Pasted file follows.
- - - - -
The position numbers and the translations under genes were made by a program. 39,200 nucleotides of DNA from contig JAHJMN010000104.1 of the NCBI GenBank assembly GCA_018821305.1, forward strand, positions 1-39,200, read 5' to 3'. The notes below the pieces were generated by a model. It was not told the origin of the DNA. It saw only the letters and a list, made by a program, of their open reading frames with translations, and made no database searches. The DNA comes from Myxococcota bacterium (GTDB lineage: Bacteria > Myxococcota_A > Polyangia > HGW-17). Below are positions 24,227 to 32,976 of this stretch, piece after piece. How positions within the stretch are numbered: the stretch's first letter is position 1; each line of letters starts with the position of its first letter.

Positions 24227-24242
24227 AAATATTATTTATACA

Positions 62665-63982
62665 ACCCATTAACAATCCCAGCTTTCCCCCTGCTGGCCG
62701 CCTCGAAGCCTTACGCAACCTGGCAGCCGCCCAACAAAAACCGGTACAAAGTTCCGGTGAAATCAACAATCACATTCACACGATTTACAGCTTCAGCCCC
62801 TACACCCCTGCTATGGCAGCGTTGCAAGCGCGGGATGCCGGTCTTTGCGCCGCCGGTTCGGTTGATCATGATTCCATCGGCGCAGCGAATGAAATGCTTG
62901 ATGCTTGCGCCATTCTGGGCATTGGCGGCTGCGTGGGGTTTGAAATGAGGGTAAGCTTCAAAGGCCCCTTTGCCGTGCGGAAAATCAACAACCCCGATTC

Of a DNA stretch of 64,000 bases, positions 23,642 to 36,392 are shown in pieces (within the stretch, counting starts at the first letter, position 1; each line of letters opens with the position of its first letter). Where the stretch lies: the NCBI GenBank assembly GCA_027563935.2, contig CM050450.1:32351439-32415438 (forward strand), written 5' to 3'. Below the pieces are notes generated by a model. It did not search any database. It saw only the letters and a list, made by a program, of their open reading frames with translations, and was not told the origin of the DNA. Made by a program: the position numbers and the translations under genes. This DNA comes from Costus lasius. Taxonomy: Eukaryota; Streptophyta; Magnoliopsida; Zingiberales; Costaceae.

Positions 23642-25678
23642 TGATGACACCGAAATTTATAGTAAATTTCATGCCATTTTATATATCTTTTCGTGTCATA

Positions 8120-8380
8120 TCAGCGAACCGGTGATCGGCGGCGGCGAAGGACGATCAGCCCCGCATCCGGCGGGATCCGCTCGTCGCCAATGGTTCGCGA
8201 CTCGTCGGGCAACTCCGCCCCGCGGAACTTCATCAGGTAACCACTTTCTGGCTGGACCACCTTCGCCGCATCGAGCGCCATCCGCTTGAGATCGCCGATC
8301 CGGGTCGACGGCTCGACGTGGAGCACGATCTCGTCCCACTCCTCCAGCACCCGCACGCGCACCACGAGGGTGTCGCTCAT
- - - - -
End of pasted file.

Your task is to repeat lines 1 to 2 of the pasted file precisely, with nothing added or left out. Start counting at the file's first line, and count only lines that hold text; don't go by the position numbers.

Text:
The position numbers and the translations under genes were made by a program. 39,200 nucleotides of DNA from contig JAHJMN010000104.1 of the NCBI GenBank assembly GCA_018821305.1, forward strand, positions 1-39,200, read 5' to 3'. The notes below the pieces were generated by a model. It was not told the origin of the DNA. It saw only the letters and a list, made by a program, of their open reading frames with translations, and made no database searches. The DNA comes from Myxococcota bacterium (GTDB lineage: Bacteria > Myxococcota_A > Polyangia > HGW-17). Below are positions 24,227 to 32,976 of this stretch, piece after piece. How positions within the stretch are numbered: the stretch's first letter is position 1; each line of letters starts with the position of its first letter.

Positions 24227-24242